The code I am interested in is scientific software released under a CeCILL-A license (equivalent to GPL license). The code is quite widely used in a specific community (which is great and also one of the reasons why it was put under a open source license in the first place) but a team took the code, modified it, published several papers with it, and is very reluctant to share their modified version. They even somehow give the impression that their version is accessible, but the repository is private and they shun most requests to access the code.

There is an attempt at clarification on the distribution of a modified version of a software in the CeCILL FAQ (in French; the following is my own translation):

I modified a software under a CeCILL license and users access it through a web site. Do I have to publish the source on request?

Yes, absolutely. If paragraph 5.3.2 mentions distribution, it means, as stipulated in 5.3 preamble, "to publish, transmit and communicate the Software to the general public on any or all medium, and by any or all means". A distribution through a web site or a server is therefore an actual distribution even though the user does not have per se a copy of the software, and therefore the obligation to share the modified source code applies.

In this, it differs from the GPL license in the sense that it is closer to an Affero GPL than a normal GPL. It is not the situation I mentioned, but it shows that CeCILL is a bit stronger on the sharing aspects of modifications of the code than the GPL.

Anyway, even if the GPL license does not force you to release your modification (emphasis is mine):

The GPL does not require you to release your modified version, or any part of it. You are free to make modifications and use them privately, without ever releasing them. This applies to organizations (including companies), too; an organization can make a modified version and use it internally without ever releasing it outside the organization.

But if you release the modified version to the public in some way, the GPL requires you to make the modified source code available to the program's users, under the GPL.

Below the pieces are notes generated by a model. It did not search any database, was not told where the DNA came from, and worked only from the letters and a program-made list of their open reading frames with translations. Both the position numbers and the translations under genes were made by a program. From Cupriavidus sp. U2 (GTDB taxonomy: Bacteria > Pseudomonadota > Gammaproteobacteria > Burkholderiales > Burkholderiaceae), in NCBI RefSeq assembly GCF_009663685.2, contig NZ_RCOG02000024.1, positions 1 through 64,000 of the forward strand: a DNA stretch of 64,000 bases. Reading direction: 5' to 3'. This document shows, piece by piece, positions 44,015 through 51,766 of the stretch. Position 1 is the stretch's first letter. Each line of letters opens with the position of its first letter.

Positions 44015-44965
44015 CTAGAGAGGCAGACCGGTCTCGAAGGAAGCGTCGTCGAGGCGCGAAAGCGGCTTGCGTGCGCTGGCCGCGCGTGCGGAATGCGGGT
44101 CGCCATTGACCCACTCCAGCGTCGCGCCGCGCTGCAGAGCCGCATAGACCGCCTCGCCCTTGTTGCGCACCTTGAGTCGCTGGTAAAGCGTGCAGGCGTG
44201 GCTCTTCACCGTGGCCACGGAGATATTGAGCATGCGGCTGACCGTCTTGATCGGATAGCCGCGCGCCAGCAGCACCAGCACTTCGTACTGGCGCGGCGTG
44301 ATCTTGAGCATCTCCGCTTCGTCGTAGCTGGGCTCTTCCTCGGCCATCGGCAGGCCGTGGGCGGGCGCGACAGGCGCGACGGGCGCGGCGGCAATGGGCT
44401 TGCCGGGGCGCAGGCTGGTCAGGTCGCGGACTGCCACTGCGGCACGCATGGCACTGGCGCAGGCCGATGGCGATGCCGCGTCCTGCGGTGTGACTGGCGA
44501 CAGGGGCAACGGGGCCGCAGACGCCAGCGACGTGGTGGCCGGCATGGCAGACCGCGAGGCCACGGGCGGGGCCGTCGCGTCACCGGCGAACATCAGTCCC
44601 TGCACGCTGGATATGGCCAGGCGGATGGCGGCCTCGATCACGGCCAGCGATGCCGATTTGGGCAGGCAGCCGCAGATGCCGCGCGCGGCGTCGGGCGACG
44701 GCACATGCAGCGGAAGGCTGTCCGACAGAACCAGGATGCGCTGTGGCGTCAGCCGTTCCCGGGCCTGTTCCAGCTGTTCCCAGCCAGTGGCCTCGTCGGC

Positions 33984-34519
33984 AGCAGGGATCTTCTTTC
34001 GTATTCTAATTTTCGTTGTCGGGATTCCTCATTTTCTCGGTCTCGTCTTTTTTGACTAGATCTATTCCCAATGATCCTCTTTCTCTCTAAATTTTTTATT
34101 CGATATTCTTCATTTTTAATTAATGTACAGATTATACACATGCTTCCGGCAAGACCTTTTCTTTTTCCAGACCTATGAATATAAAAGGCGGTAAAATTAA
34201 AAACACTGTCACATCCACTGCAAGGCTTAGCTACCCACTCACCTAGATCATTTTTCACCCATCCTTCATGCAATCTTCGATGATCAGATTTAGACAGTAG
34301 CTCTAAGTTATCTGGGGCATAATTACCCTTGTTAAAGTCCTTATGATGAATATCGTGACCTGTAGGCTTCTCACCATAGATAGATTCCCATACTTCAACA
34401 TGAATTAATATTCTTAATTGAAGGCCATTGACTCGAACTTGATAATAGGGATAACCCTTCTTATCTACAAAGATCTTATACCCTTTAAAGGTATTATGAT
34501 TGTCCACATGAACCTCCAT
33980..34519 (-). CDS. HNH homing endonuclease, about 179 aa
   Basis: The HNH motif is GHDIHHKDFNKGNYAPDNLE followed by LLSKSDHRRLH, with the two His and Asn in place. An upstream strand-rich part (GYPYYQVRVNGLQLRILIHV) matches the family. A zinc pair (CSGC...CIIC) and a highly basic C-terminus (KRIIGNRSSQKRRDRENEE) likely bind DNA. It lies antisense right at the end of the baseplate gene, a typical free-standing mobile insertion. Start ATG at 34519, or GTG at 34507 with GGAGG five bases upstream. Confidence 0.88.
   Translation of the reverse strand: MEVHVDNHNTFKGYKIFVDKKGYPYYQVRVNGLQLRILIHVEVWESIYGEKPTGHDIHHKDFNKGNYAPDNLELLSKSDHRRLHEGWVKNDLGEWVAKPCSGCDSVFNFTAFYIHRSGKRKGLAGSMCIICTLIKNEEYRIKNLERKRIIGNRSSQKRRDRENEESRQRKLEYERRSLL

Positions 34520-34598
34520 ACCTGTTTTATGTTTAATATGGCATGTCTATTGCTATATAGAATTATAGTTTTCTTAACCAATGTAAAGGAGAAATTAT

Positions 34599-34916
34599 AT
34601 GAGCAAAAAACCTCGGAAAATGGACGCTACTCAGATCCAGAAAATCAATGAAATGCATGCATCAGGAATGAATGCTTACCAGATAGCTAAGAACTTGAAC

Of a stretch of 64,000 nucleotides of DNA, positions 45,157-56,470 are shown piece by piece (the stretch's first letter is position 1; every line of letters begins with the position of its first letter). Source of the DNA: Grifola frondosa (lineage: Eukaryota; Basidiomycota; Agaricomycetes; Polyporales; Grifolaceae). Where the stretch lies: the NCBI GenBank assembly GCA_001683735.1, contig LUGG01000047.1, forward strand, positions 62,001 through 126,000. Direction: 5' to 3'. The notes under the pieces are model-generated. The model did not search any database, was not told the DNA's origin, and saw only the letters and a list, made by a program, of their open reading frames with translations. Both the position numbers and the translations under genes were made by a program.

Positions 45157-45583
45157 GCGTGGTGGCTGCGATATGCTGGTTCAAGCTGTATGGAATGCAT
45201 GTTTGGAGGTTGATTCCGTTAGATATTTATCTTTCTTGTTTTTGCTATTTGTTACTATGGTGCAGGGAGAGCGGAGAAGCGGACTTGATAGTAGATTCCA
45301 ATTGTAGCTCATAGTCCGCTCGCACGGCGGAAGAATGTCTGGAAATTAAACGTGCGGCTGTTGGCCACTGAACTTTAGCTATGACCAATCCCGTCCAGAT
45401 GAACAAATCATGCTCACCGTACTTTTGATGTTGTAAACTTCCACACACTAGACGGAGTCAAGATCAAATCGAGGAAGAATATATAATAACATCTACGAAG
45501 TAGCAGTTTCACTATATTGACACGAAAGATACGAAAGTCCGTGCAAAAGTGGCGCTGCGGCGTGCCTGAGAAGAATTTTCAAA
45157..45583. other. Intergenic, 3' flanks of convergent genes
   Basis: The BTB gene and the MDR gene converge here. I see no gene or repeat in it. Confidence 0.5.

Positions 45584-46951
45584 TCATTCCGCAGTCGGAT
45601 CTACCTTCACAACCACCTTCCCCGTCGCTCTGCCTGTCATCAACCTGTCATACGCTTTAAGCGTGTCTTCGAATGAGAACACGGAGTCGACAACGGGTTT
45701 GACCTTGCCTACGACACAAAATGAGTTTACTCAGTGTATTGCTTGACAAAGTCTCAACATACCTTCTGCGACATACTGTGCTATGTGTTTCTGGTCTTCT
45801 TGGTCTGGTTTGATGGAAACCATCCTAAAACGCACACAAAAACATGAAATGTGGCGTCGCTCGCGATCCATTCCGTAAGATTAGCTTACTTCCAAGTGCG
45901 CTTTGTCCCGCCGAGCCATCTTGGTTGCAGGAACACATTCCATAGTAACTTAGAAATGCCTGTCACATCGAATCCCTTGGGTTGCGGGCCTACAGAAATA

Thus, the GPL gives permission to release the modified program in certain ways, and not in other ways; but the decision of whether to release it is up to you.

It stipulates that it concerns a private use of the code. Does the use of a code leading to published results in scientific journals constitute a private use of the code?

I am a bit afraid that the answer is "yes", but I was wondering if there were any resort. Also, even if it is a legal use of the license, it does not seem moral to me.

  • 1
    If you are working in France in some of the organizations (CEA, CNRS, INRIA) authoring CECILL, you could ask internally the lawyers. Apparently, like me, you are working at CEA. The CECILL lawyers at CEA are very nice and helpful. Contact them. Nov 14, 2018 at 15:50

1 Answer 1


If I understand correctly, the team that took the publicly-available version and modified it have not made it available to the public either as source, or for remote interaction. They have merely used it to generate results which have themselves been published.

If this is so, they have no obligation to make their version of the program available. It is well-established that the GPL permits you to modify GPL software for internal use without triggering any obligation to re-distribute it, and the CeCILL licence appears to be similar. What they've done constitutes internal use.

Does the use of a code leading to published results in scientific journals constitute a private use of the code?

Yes. The output of a program is not generally a work derived from the program itself, and so (with certain specific exceptions) the license of the program doesn't generally cover its output.

There is debate in the scientific community about how proper it is to use unpublished code to generate published results, since the work becomes non-reproducible by this practice, and reproducibility is key to modern science. But sadly no consensus has yet been reached in favour of requiring publication, so unless they've published in a journal that would have required this as a condition of publishing their paper, that's likely no help to you either.

Your Answer

By clicking “Post Your Answer”, you agree to our terms of service and acknowledge you have read our privacy policy.

Not the answer you're looking for? Browse other questions tagged or ask your own question.